All Things Considered
All Things Considered
Thursday, November 19, 2009

Minnesota Public Radio Stories


National Public Radio Stories

  • Karzai Sees Afghan Security Control Within 5 Years
    Afghan President Hamid Karzai pledged Thursday to prosecute corrupt officials, and said the country would control it own security within five years. Karzai's comments came in an inauguration speech that kicked off his second term of office amid a growing Taliban insurgency and a cloud of corruption allegations.
  • Do Long Island Police Ignore Hate Crimes?
    With the Latino population booming in Suffolk County, N.Y., so is anti-immigrant sentiment. Illegal immigrants see a rise in the kind of violence that took Rosario Lucero's son, but often won't report it for fear of the police and deportation. Now the Justice Department is probing whether local police are turning a blind eye.
  • Breast Cancer Advocates Not Buying New Guidelines
    Studies show that testing women in their 40s could save a small percentage of lives. But to some public health officials, it isn't worth the possible harm the excess testing causes. Cancer survivors and advocacy groups say the screening tool isn't perfect, but it's worth the risk.
  • Computer Glitch, Grounds Flights, Passengers
    A computer glitch at the Federal Aviation Administration caused widespread flight cancellations and delays, causing air travelers across the nation to revise their plans. The glitch was reminiscent of a software malfunction that delayed flights around the country last year. Matthew Wald, a reporter for The New York Times, says there have been intermittent systemic disruptions for years.
  • On Mammogram Recommendation, An Intense Debate
    Recommendations from an independent panel that most women don't need mammograms in their 40s, and should get one every two years starting at 50 have spurred intense debate. The recommendation is contrary to the American Cancer Society's long-standing position that women should get annual mammograms starting at age 40. Dr. Therese Bevers, medical director of the Cancer Prevention Center at the M.D. Anderson Cancer Center in Houston, and Barron Lerner, author of Breast Cancer Wars: Hope, Fear, and the Pursuit of a Cure in Twentieth-Century America, offer their insight.
  • As You Age, Time Turns Off The Lights
    Commentator Andrei Codrescu says bulbs have been dimming, and he's not talking about flower bulbs. It's more like time has been putting out lights. He says when you're 20, you think the future is so bright you're immortal and you need sunglasses. But when you're 60, he says, you're looking forward to retiring and getting to that martini beach in the neon light you can't see your wrinkles by.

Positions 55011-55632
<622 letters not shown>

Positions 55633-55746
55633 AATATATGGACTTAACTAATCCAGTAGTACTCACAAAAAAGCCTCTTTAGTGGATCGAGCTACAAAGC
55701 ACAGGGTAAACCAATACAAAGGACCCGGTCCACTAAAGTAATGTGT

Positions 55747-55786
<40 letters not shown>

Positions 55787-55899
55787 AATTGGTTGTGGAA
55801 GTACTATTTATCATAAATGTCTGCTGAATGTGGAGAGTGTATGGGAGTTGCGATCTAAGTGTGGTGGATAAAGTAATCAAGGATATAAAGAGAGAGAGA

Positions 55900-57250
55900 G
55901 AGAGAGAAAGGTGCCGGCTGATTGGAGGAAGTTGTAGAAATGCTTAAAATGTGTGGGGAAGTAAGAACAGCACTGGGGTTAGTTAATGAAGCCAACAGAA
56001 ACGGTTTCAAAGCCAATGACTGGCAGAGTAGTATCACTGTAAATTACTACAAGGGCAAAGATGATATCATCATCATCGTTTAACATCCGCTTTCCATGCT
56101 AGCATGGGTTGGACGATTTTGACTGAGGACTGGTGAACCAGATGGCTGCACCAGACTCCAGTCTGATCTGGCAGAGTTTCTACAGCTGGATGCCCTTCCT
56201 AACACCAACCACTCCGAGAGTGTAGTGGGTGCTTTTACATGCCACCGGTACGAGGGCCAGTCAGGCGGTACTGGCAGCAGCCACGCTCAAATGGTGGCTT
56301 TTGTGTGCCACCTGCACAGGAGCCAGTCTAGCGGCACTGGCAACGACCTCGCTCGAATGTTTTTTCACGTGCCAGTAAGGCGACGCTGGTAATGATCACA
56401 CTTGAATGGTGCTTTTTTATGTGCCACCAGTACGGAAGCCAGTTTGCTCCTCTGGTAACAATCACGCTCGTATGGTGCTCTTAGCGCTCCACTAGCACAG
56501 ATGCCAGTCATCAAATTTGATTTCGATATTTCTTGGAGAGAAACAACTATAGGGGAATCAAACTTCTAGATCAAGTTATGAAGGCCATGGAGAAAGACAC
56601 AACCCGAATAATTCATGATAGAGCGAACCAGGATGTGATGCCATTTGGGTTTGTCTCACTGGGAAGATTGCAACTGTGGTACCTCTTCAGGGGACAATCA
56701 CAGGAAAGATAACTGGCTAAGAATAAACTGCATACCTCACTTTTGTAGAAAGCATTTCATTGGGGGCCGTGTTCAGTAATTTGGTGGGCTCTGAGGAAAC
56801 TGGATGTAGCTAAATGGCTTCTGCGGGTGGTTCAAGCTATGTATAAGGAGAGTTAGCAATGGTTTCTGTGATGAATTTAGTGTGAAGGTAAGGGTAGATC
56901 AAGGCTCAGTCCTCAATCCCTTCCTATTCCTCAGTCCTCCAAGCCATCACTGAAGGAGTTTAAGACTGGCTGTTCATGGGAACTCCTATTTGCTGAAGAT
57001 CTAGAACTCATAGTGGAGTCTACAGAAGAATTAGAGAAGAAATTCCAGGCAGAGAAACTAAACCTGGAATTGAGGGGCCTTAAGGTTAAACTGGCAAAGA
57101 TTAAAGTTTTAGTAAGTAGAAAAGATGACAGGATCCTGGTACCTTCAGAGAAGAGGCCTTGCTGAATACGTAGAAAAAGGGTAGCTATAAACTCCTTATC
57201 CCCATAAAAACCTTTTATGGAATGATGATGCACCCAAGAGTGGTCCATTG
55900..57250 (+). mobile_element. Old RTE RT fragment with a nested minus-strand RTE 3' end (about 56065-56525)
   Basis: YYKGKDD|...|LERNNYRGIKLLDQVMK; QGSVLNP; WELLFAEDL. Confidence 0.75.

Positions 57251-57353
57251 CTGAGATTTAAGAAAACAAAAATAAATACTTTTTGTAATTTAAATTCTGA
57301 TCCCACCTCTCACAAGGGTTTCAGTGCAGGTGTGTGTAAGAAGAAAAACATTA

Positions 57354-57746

• Assessing Decade's 50 Important Recordings
    Music critic Tom Moon discusses NPR Music's list of "The Decade's 50 Most Important Recordings" — a roundup of the albums that changed the musical landscape in the last 10 years. Moon is the author of 1,000 Recordings to Hear Before You Die.
  • Health Bill Hopes To Sway Reluctant Democrats
    The Senate needs 60 votes to bring its health care bill to the floor. To round up those votes, the bill unveiled Wednesday costs less than the House version, and delays the effective date for many provisions to 2014. Republicans are denouncing the cost cuts as mere gimmicks. Will those measures be enough to persuade wavering Democrats to vote at least to bring the bill up?
  • In Howard Co., Md., Public Option Finds Support
    The Senate version of the health care bill includes a public option, which would let individuals who don't get insurance on the job and small businesses choose a government-sponsored plan. During this year's health care debate, NPR has used Howard County, Md., as its sounding board. Vic Broccolino, president and CEO of Howard County General Hospital, and Mark Applestein, a urologist and president of the hospital's professional staff, offer their take on the public option. Neither sees the public option as a problem.
  • An Actor Reads Health Care Bill
    Sen. Tom Coburn (R-OK) has proposed reading the 2,074-page Senate health care bill on the floor of the Senate. Floyd King, a veteran actor for the Shakespeare Theatre Company in Washington, performs a dramatic reading of a section of the bill.

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